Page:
Among the master's findings are the following: The Enos Coal Mining Company is an Ohio corporation, mining, selling and distributing coal in Indiana. George A. Enos, husband of defendant Ethel, and father of defendants Jeanette Galbreth and George E. Enos, and step-father of plaintiff, Durive Troyak, Ethel's daughter by a previous marriage, organized and operated the corporation. He undertook to foster and protect the business as a family investment. Ethel, Jeanette and the plaintiff had no substantial business experience. The son George, upon graduating from college and business school, immediately began to work for the company. The father discussed with the son his personal problems and those arising from financing and operating the company. Jeanette had married at the age of 19, was a housewife and relied upon her brother George in all business matters. Plaintiff had the equivalent of a high school education and operated a small shop with her first husband, McCurdy, for a short time, but had had no executive or administrative experience. She married her second husband, Troyak, in January 1944, and for the next few years, while he was in the army, lived near him.
The corporation had 10,000 shares of capital stock, of which the father originally owned or controlled 5106. Prior to his death in 1940, he transferred 4,716 shares to his wife, retaining only 390 shares. Between 1930 and 1940 he became financially involved, borrowing substantial sums of money and assigning his shares as security therefor. Ethel likewise assigned to the same creditor the shares registered in her name. The net result was that in June, 1940, the Enos family owned stock as follows: the father 390 shares, Ethel 1716, Jeanette, Durive and George, each 1000, all subject, however, to liens in favor of certain creditors. Because of the exigencies confronting him, the father created a voting trust, July 1, 1940, under which all 5106 shares were deposited with the trustees. All the stock was pledged, first to a bank, for a loan it had made and then, to a syndicate of minority stockholders for indebtedness owing it. The senior Enos, having died October 17, 1940, Fred S. McConnell succeeded him as one of the trustees.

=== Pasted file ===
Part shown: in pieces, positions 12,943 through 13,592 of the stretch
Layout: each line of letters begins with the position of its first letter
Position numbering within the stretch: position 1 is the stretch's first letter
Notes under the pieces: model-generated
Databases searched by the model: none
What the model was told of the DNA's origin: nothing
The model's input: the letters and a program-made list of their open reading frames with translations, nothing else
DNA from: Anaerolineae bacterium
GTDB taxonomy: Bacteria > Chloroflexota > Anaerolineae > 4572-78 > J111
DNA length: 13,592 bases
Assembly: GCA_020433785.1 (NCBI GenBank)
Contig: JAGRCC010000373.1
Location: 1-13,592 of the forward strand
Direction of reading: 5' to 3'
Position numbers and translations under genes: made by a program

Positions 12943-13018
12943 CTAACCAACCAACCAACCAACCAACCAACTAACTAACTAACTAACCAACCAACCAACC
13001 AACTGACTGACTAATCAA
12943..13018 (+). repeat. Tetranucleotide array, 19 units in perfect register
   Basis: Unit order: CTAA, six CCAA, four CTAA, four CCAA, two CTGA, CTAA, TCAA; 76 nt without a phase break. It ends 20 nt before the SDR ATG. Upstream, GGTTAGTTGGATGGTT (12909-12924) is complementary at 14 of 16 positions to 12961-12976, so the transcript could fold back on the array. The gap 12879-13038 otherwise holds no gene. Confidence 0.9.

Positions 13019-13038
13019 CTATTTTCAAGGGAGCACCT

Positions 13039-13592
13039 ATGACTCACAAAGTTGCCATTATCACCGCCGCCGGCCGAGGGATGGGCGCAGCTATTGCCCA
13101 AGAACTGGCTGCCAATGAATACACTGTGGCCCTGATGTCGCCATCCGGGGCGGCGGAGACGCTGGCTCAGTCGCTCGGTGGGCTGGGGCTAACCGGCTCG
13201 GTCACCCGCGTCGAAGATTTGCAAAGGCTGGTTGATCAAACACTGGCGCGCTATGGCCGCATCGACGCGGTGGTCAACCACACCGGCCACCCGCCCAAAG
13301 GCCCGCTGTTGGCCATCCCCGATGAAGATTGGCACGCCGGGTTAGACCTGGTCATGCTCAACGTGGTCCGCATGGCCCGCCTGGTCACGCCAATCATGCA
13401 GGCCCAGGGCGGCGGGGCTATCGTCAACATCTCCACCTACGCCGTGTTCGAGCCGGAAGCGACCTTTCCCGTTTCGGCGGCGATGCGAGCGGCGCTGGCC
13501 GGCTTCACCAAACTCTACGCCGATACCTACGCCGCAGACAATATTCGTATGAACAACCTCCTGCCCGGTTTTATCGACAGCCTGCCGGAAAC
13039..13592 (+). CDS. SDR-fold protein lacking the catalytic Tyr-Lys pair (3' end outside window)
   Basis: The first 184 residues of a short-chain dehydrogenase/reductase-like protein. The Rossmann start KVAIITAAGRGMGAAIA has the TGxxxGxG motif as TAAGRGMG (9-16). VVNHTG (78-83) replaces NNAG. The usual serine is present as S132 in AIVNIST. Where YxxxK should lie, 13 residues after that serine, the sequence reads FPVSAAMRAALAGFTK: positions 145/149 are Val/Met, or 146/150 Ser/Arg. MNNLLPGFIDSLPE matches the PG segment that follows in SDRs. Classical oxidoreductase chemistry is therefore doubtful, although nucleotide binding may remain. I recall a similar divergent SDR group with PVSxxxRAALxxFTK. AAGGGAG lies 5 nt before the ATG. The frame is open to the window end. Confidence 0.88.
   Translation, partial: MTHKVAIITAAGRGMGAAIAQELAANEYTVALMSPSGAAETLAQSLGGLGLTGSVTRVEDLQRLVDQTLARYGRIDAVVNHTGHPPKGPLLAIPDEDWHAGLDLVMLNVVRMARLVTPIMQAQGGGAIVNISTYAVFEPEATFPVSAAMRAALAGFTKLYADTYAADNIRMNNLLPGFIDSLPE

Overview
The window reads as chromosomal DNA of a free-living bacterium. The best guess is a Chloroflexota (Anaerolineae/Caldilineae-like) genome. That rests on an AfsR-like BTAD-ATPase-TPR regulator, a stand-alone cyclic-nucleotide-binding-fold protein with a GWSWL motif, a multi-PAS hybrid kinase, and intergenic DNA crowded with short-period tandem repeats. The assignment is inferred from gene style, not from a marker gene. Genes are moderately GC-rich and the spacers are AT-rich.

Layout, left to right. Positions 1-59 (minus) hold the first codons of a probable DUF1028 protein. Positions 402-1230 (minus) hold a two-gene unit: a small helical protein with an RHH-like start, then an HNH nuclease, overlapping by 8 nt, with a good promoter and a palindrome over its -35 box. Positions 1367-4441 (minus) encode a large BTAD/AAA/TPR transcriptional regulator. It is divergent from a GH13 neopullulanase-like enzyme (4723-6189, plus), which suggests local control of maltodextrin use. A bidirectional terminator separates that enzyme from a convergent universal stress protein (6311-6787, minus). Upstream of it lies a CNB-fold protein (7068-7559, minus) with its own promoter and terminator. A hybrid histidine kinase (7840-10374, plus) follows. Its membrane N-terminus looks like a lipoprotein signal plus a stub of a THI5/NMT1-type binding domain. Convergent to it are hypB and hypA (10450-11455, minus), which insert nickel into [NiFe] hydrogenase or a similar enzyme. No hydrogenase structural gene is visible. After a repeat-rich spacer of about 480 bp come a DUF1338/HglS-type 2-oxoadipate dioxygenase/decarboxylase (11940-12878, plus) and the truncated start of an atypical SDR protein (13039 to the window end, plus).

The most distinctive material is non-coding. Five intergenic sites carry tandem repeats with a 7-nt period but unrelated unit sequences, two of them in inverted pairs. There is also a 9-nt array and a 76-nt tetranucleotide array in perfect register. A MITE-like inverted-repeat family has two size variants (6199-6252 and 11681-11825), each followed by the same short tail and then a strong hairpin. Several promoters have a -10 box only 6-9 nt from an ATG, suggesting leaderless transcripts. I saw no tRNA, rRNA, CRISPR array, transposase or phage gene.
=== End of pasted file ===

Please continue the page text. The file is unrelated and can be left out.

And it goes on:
At the time the voting trust agreement was executed, the father was in failing health and decided further to create a family trust, the corpus of which consisted of the 4716 shares owned by Ethel, Durive, Jeanette and the son George. The mother and the three children assigned all their voting trust certificates to the son as trustee in the following amounts: Ethel 1716 shares, and each of the three children, 1000 shares. These shares then became trust property, subject to the assignments to creditors. The agreement provided that when the debts were paid and the security released by the creditors, the shares would become the property of the trust estate, and that the trustee would collect the dividends thereon and pay them "to those * * who are living at the time of the Trustee's receipt of such income". The agreement was to terminate upon the death of all but one of the beneficiaries, and thereupon the trustee was to cause all trust property to be assigned to the surviving beneficiary.